To take the first steps when it comes to designing your personal brand, you should start by asking yourself two questions: what do you want to achieve and who do you want to reach? These are the first things you need to clarify if you want to get ahead with a personal branding strategy on LinkedIn. Firstly, set your objectives and pinpoint the characteristics that can help you stand out as a professional, giving you more value on the job market. To do so, focus on the most in-demand qualities when it comes to looking for work in a specific sector.
Once your personal brand has been defined, it's time to come up with a strategy, developing and honing it professionally. This process is known as "personal brand management” or personal branding”.
What message do you want to get across? Crafting the message is crucial: what you say and do must be coherent, as well as the tone you use according to which employers or customers you want to reach. Let's look at an example:
'With a background as a creative writer in advertising agencies, three years ago I set off on a journey to define my personal brand. Since then, I've given free rein to my imagination and creativity to put your value into words. Professional brand advisor. Passionate and resourceful. I help people to make their brand shine.'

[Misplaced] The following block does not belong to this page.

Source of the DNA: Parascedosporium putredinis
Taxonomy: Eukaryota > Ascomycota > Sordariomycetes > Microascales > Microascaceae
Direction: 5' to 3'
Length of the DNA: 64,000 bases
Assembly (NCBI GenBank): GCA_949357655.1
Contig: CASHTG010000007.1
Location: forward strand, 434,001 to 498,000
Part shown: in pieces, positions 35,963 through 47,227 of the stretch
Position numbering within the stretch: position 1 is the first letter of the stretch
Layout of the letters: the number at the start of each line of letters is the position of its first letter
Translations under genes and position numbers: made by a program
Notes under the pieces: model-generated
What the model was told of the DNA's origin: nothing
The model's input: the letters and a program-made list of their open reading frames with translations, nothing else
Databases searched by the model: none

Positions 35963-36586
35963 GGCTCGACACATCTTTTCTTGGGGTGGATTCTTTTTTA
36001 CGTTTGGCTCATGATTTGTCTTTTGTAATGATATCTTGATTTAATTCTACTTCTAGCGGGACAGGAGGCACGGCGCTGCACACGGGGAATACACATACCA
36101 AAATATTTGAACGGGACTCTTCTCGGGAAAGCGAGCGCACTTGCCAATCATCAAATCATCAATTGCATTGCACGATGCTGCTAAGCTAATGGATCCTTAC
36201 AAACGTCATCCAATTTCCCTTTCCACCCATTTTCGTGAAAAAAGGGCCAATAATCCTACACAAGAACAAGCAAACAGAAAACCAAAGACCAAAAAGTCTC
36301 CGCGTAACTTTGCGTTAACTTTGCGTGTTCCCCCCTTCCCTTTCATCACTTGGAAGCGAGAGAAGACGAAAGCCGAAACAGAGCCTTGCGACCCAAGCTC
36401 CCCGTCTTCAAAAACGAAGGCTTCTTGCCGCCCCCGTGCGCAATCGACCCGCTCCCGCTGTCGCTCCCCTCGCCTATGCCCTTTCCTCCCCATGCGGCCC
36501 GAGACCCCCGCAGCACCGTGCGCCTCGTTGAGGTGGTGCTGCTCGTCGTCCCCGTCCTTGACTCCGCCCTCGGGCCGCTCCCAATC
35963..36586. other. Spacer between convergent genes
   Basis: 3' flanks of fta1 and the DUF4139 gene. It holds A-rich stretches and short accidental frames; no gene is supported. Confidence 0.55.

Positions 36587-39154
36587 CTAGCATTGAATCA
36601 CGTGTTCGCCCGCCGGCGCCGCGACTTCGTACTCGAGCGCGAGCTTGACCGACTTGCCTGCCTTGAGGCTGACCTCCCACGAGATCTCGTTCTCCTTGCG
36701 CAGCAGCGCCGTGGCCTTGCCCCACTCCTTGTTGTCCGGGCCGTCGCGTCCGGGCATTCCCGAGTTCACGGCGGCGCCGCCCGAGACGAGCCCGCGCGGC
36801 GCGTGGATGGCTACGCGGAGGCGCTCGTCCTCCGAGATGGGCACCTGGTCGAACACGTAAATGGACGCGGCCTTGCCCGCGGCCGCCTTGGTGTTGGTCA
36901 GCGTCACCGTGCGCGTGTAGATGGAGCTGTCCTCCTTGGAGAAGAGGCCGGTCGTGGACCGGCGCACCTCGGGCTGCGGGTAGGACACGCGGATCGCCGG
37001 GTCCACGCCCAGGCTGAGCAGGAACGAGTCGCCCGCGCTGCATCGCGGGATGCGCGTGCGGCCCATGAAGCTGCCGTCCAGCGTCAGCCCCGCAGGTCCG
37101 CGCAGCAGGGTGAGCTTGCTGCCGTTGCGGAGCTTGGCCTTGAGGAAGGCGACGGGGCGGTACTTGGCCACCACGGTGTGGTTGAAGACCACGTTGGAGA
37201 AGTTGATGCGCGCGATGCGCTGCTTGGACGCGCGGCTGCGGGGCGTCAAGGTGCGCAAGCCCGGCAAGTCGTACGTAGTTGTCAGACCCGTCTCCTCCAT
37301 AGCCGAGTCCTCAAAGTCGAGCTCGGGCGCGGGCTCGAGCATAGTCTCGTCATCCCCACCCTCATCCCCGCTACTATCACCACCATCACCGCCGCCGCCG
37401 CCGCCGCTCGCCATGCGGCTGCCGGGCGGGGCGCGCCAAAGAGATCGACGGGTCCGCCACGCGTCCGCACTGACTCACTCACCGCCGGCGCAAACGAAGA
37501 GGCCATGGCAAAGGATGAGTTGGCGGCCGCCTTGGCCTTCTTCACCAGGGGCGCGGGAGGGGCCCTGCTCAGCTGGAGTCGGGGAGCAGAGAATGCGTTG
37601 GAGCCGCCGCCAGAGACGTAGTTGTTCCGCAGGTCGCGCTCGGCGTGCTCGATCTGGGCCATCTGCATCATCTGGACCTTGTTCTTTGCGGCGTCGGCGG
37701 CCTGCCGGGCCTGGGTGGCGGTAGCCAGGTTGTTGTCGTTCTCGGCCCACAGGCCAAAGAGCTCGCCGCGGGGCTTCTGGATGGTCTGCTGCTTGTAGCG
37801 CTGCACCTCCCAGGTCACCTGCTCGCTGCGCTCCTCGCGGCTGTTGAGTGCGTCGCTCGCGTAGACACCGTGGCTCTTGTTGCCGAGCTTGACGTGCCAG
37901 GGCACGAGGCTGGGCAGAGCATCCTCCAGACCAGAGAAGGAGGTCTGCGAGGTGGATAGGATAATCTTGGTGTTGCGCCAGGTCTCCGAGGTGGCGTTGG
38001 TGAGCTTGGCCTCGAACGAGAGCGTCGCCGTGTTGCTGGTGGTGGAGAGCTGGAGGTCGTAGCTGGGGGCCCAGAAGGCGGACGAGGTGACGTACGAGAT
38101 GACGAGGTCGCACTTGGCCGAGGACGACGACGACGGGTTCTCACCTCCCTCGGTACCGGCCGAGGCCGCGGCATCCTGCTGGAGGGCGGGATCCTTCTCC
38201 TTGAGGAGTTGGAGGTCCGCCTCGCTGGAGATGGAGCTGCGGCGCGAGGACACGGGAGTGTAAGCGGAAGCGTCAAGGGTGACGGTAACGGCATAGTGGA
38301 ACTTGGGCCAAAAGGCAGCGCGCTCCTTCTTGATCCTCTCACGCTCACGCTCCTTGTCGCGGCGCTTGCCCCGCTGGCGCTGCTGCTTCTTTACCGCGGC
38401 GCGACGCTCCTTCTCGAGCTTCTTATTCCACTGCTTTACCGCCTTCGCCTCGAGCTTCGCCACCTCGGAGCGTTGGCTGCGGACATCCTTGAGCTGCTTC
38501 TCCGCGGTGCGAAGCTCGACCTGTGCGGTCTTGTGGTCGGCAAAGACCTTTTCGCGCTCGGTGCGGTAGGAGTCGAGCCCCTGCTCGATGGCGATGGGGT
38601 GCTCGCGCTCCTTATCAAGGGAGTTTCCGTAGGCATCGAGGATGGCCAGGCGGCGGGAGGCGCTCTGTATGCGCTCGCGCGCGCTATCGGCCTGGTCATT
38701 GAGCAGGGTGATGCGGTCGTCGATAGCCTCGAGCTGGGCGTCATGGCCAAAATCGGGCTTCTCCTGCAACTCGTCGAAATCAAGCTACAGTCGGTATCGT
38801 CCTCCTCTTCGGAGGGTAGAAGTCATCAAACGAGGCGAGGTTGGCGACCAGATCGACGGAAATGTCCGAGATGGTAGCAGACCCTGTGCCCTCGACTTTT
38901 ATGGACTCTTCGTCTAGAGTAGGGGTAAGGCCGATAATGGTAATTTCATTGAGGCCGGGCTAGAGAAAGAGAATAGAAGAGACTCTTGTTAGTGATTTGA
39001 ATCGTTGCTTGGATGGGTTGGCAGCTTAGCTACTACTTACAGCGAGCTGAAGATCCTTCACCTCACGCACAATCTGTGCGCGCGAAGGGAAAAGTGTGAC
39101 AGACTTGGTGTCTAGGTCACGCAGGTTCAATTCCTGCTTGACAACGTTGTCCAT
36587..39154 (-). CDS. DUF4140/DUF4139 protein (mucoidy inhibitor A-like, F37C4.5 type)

In the case of this example, the profile of the person presenting their personal brand is that of someone experienced in fields related to creativity, who is targeting companies within that sector or potential clients looking for personal brand advisory services. To attract the target reader with this personal brand, the writer outlines his qualities in a familiar, positive and motivating tone, in line with the image of the creative, imaginative and self-confident person he seeks to portray.
Lastly, plan the steps to take, both on and offline. Image is the first thing that will grab a potential employer or client's attention, making it the first differentiating factor for you to pour your efforts into. For example, create a business card that reflects who you are, attend events related to your field of work, or organise workshops to make yourself known and demonstrate your expertise.
What can you do to create a strong personal brand on LinkedIn that will be a success and help you to achieve your goals? These two examples are sure to inspire you: